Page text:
Gregory G. H. Rihn (milwaukeesfs) wrote,
Gregory G. H. Rihn

Metropolitan Opera HD Simulcast: Tosca

Saturday, October 10th, we went to the Marcus South Shore Cinema for the
High Definition simulcast of the Metropolitan Opera's controversial new
production of Puccini's "Tosca". This replaced the twenty-five year old
Franco Zefferelli production, which, while well-loved, was getting a bit

I had read reviews in the New York Times and agreed with some criticisms
and disagreed with others. Overall, we thought the presentation
excellent and enjoyed it very much. Karita Mattila (Tosca), Marcelo
Alvarez (Cavaradossi) and George Gagnidze (Scarpia) were all excellent
singers and in marvelous voice. In particular, we thought that Gagnidze,
who was singing Scarpia for only the second time, and the first time at
the Met, was a real find. A big man, he has a presence that can be
either comforting, as when he is luring Tosca into his trap, and
menacing. Stage direction in the first act allowed him to be more gently
physical than usual in seducing Tosca, cradling her head on his shoulder
as she weeps at Cavaradossi's imagined betrayal, and tenderly assisting
her off stage at her exit. The close-ups allowed by the HD broadcast
really came into their own as Scarpia then sings his blasphemous
counterpoint to the "Te Deum," showing us his face alternately gloating
and lustful as he imagines Tosca's lover on the gallows, and Tosca in
his arms. "Tosca, you make me forget God!" Indeed.

Matilla sang Tosca flawlessly. Her "Vissi d'Arte" in the second act was
as beautiful as any we could recall. We disagreed with the acting in
this scene in some ways, since she at first seems too much the helpless
victim, which is at odds with Tosca's fiery character as described.

Alvarez was a strong and vigorous Cavaradossi, one of the best we have
seen. Georgie compared him to a young Pavarotti.

In the new production, there were some things that were strikingly good,
and some disappointing. The sets are grim, dark, and stark. The brown
brick backdrop for the first act looks more like an abandoned factory
than a cathedral, and Scarpia's supposed rooms at the Farnese Palace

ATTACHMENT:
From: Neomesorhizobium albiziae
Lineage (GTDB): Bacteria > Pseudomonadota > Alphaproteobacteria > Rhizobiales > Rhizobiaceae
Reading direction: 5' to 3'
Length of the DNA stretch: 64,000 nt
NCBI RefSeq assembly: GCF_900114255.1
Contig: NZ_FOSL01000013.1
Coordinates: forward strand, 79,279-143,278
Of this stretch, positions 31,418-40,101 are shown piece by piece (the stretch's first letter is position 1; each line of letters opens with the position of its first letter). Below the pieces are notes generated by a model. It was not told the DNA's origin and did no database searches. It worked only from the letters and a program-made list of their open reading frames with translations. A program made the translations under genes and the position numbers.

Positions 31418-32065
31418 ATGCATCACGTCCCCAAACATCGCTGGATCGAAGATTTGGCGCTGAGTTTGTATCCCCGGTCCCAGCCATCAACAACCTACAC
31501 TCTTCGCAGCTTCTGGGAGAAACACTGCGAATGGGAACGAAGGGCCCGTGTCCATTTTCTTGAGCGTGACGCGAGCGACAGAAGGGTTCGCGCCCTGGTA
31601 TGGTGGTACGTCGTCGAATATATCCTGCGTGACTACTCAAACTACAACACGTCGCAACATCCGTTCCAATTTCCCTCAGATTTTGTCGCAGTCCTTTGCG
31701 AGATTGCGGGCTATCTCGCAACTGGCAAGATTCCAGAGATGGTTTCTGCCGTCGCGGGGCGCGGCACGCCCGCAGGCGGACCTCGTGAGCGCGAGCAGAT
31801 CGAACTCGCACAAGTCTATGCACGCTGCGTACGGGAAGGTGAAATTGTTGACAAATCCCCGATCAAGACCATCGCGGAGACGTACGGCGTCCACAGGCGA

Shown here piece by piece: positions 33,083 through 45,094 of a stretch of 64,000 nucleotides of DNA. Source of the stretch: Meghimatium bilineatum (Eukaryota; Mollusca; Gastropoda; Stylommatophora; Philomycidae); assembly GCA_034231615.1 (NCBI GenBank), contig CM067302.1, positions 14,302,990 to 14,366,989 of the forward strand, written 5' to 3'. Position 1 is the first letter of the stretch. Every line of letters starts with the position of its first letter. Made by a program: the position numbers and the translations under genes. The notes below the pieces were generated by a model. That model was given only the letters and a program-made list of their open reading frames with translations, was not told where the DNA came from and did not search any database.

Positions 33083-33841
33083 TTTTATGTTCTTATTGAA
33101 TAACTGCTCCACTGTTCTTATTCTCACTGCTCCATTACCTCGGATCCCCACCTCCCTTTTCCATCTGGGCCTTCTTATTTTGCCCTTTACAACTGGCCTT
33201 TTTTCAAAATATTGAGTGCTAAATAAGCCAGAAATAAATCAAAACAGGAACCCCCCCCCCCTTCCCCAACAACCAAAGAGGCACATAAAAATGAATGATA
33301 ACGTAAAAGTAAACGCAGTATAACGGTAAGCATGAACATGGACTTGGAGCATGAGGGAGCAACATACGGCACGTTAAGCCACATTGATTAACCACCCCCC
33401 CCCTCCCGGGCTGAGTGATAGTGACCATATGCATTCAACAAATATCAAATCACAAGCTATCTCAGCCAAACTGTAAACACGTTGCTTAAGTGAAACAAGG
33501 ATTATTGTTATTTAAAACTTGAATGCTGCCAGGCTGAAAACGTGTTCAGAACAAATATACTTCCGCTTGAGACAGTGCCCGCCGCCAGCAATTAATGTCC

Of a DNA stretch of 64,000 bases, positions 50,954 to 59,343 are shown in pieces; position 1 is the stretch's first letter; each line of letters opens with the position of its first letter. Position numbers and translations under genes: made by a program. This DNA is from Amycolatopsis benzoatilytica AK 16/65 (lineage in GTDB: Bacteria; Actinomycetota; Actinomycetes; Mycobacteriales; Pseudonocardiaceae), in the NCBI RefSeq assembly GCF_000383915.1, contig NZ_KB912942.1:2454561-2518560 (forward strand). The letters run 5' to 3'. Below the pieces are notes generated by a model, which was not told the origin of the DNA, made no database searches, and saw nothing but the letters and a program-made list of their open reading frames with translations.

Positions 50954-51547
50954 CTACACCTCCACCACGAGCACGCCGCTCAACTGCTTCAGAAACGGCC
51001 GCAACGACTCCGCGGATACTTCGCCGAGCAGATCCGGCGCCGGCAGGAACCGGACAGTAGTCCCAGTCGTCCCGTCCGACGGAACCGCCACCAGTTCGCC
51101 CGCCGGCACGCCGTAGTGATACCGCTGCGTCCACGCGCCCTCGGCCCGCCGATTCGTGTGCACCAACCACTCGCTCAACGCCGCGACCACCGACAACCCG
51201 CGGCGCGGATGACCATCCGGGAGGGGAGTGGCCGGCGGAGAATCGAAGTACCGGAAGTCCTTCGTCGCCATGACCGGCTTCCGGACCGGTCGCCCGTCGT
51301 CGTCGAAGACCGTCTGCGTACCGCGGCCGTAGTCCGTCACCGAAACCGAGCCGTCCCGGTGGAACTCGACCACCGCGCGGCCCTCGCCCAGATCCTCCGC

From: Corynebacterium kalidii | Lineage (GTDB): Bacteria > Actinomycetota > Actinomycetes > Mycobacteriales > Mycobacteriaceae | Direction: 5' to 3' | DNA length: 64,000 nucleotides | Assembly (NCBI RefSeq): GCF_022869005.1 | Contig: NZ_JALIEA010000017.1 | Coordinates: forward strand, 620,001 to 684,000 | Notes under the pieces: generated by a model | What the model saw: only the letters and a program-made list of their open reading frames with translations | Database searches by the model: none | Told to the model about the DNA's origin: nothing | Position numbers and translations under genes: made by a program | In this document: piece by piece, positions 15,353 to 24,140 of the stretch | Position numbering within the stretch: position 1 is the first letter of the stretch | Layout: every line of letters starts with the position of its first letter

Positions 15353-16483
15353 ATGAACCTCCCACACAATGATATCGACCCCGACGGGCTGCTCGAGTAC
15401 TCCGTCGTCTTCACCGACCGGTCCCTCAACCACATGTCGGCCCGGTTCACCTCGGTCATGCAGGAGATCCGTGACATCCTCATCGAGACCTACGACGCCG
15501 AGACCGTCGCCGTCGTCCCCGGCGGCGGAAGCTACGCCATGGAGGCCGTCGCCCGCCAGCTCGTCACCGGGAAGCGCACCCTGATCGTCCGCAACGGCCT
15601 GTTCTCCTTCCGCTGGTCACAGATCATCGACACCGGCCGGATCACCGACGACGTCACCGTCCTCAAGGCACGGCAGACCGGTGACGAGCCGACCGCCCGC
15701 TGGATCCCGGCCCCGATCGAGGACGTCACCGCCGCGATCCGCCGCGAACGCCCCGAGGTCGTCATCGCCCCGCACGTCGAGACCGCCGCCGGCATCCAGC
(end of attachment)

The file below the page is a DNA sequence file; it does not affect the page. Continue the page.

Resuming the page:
looked more like a 1950's Soviet-era office. Moving the last act from
the "battlements" of Castel San't Angelo to the water's edge looked good
enough, but required some extra contrivance in Tosca's "escape" that
worked well enough on video, but by some reports, not as well live. By
contrast, the costumes, which referred to the Napoleonic period, but not
in slavish detail, were elegant and handsome.

Scarpia gets to give free rein to his cruel and brutish side in the
critical second act, thus we did not appreciate the addition of three
prostitutes hovering around him as he dines. As he sings, he prefers to
take rather than get voluntarily, and probably would not stoop to
purchase--. Other bits are good: Scarpia lounges boredly on a couch and
stares at the ceiling during "Vissi d'Arte," as if saying "Are you done
yet?" expressing his indifference to Tosca's lament. Tosca hesitates
picking up the knife, but then conceals it with intent to use at the
crucial time instead of grabbing it impulsively at the last minute. When
Scarpia doesn't expire immediately, she stabs him a second time. One of
the things that drew a lot of criticism is that after killing Scarpia,
Tosca does not set candles and cross around his corpse (in fact, there
are none in the room); instead, we liked both the realism and the irony
in that she collapses on a couch, and, near fainting, cools herself with
the same fan Scarpia used to deceive her.

Scarpia's henchman, Spoletto, regrettably uncredited in the truncated
program were given, becomes a real character in this production, leering
at Tosca and mocking her tears, a sort of Renfield to Scarpia's Dracula.
We can clearly see that he wants to be Scarpia when he "grows up."

Another bit of the HD simulcasts we enjoy is the behind-the-scenes
imagery during the intermissions. It is fascinating to see the stage
crew taking down and putting up the huge sets. Cast interviews this time
were less successful than some, due to the fact that none of the
principals are native speakers of English (Gagnidze, in particular, has
very little) and all seemed a bit flustered to be interviewed just
coming off very intense scenes.

The orchestra, under direction of Joseph Colaneri, was up to the high
standards we expect. Stage direction by Luc Bondy, Set by Richard
Peduzzi, and costumes by Milena Canonero.

We are looking forward to future HD broadcasts, with "Les Contes
d'Hoffman" and "Der Rosenkavalier" in coming months.
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